The key difference is that normal pain (if you experience it) hurts like the dickens at the start of the feed then eases after about 30-90 seconds. Abnormal pain lasts through the WHOLE FEED and sometimes lingers afterwards. If you experience normal pain there are products that can help - Organic Babies Nipple Balm will save your life. If you have abnormal pain you could have one of the following: a baby with tongue tie; mastitis; a spaghetti feeder (poor latch) ; or inverted nipples. Seek medical/professional help for this - see Where to Get Help at the bottom of this post.
Blocked ducts are milk ducts that get blocked. This can happen if anything (ANYTHING) presses against your breast while milk is being let down:
- Are you holding your boob too tightly? Pressure from your fingers can block a duct.
- Are you wearing a bra that’s too tight or something with tight elastic? That can block a duct.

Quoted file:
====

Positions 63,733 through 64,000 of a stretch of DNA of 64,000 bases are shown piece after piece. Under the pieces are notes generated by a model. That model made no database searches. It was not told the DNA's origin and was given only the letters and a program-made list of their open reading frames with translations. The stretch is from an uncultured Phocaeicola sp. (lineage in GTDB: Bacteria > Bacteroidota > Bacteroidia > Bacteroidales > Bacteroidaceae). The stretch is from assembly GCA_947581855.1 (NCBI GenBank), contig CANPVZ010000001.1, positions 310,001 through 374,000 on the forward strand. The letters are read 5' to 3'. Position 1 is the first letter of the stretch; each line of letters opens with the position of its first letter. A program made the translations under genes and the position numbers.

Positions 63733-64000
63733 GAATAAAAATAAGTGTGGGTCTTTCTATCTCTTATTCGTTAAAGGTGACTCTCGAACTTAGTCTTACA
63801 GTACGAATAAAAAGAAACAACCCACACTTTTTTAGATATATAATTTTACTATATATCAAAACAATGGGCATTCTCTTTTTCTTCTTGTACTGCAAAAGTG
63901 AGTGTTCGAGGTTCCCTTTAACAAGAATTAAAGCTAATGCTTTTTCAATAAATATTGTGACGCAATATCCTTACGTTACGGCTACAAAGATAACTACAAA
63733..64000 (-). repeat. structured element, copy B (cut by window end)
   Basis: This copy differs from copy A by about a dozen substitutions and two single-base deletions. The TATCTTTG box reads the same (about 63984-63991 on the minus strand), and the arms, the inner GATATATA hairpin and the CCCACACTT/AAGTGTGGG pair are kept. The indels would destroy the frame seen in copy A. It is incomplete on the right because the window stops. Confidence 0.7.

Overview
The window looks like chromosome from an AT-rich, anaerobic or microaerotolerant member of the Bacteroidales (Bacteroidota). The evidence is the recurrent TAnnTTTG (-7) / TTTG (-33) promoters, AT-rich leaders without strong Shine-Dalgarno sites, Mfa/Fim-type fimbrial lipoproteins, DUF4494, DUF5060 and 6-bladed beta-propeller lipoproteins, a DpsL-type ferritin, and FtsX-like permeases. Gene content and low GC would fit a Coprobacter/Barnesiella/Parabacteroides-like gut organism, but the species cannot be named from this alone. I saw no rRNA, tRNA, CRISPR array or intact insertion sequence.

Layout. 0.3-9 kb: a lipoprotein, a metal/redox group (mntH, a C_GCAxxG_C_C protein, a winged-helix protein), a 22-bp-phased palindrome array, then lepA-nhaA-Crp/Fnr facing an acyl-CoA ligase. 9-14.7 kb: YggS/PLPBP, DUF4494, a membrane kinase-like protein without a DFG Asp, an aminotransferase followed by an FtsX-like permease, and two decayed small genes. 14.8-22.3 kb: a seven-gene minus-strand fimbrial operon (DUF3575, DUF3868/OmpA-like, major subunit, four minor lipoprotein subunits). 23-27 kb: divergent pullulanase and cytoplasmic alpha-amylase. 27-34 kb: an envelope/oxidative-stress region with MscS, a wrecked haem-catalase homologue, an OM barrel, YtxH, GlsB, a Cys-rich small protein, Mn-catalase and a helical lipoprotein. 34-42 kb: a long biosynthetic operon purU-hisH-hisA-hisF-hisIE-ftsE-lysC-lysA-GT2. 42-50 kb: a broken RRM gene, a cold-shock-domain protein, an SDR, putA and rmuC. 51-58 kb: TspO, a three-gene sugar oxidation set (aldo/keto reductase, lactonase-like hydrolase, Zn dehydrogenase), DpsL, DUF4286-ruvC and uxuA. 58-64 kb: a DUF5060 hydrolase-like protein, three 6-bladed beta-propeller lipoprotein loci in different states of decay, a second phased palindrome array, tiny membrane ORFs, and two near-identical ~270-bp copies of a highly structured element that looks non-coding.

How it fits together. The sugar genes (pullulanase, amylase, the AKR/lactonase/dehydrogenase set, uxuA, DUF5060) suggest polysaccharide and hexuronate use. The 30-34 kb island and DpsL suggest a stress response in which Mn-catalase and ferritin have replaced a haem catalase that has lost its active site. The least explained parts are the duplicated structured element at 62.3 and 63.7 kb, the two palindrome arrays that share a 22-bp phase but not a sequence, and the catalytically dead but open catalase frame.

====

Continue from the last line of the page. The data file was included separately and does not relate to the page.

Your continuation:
- Are you wearing underwires? That can block a duct.
If your blocked duct develops an infection (called mastitis) you will need antibiotics from the doctor.
Signs that you have a blocked duct are:
- It feels tender, like a bruise, in a specific location on the breast. Just in one spot.
- Swelling in a particular spot.
- Your breast feels warm or slightly hot in one spot
- It’s harder for your baby to feed from one side because the milk doesn’t flow freely.
- A small white dot may appear on the nipple called a milk bleb.
Ways to prevent getting blocked milk ducts:
- Breastfeed regularly and do not allow yourself to become engorged. This means do not skip a feed or make your baby wait out the clock. If you’ve got milk, and they’re hungry - feed them. If you’ve got milk, and they’re not hungry - express it out.
- Keep pressure off of your breasts. So avoid tight clothing and underwear.